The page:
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Home / Tag Archives: Behavioral Economics

Tag Archives: Behavioral Economics

Gigerenzer: “The Bias Bias in Behavioral Economics,” including discussion of political implications — Andrew Gelman

Gerd Gigerenzer takes aim at Daniel Kahneman, Richard Thaler and Cass Sunstein for being uncritical and going too far. While not endorsing rational choice theory, he stresses that the truth lies between the extremes of rationality and irrationality and claims behavioral economics tends to over emphasize irrationality consequent on cognitive-effective bias. It's neither reason or all bias, either all or mostly, but a combination of rationality and irrationality.Statistical Modeling, Causal...

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IPA’s weekly links

(From the video at the end of the post)Guest post by Jeff Mosenkis of Innovations for Poverty Action Oxfam releases a report around the same time as Davos every year on who owns what portion of global wealth. Their spin on it is designed to make headlines, but Dylan Matthews explains why it’s really hard to measure.Also in Vox, Stephanie Wykstra provides a nice plain-language summary of what the research says about microloans. A very cool very cross randomized experiment (more than 50...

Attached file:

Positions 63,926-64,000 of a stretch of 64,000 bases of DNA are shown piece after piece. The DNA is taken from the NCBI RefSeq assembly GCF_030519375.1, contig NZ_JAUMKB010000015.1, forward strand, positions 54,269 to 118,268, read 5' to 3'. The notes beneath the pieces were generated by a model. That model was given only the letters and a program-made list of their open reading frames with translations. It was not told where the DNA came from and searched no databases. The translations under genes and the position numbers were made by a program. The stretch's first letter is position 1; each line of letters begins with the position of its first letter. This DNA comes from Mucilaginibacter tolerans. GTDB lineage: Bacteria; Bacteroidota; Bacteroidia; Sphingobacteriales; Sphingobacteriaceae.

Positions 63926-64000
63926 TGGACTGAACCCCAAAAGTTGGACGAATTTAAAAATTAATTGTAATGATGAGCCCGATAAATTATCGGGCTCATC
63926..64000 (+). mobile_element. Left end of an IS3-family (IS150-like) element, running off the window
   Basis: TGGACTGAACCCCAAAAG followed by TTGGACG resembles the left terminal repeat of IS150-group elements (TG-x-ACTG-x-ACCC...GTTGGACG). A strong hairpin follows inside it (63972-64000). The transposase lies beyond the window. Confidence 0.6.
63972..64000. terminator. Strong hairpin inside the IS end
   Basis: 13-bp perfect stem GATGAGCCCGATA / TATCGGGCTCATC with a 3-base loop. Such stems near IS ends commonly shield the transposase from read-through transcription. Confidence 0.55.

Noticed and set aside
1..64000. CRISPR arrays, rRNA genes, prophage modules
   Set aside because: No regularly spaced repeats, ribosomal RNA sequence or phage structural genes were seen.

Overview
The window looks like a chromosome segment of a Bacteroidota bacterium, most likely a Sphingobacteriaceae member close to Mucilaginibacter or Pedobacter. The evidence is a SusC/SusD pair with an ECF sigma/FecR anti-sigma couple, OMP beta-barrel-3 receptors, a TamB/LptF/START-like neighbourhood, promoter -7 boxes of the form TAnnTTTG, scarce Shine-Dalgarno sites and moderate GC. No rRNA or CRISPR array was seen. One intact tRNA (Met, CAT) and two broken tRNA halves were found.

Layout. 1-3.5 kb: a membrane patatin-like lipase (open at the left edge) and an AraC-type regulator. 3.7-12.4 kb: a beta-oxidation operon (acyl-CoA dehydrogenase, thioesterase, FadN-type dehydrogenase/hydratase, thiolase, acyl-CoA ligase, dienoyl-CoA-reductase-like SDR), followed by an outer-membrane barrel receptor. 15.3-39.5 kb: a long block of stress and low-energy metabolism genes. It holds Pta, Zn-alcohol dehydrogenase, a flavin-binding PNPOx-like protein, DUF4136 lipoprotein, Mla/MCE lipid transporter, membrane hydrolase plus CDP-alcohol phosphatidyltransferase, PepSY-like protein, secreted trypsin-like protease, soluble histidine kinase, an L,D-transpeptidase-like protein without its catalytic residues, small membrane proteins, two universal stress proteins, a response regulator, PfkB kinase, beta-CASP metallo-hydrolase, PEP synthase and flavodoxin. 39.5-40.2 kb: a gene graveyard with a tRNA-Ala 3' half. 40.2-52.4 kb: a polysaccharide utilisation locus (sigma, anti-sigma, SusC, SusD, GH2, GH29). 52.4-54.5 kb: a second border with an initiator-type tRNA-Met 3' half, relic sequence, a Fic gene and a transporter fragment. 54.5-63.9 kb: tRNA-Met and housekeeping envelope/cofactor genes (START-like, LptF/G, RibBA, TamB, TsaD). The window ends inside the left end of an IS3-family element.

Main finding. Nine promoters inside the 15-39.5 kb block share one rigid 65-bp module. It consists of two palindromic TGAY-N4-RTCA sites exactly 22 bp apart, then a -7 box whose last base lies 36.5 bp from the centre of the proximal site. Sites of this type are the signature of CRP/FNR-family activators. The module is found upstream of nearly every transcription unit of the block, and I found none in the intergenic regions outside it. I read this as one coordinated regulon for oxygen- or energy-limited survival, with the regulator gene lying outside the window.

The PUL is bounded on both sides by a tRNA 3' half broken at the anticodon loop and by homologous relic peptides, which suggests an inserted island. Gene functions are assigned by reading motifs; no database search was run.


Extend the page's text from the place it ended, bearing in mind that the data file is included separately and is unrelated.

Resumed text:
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Alexander Beunder — Behavioral Economics: Still Too Devoted To Homo Economicus?

I think Alexander Beunder attacks the wrong target — rationality. The foundational assumption of homo economics is methodological individualism based on a hidden assumption of ontological individualism, which is characteristic of many forms of liberalism as a philosophical position. The major opposing view is that of Aristotle, that humans are social animals. Thus, the key conceptual distinction is between homo economicus and homo socialis. The basic assumption of homo socialis is that...

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I want to talk about an interesting overconfidence experiment…

I want to talk about an interesting overconfidence experiment that one of my professors subjected us to back in the day… So the deal is that you are given 10 numbers you are supposed to come up with guesses for, say like the current Wal-Mart stock price (you’re not allowed to check), the number of jelly beans in a jar, whatever. More specifically, you’re asked to come up with a “90% confidence interval” as your guess- in other words, give a range where you think the real number is going to...

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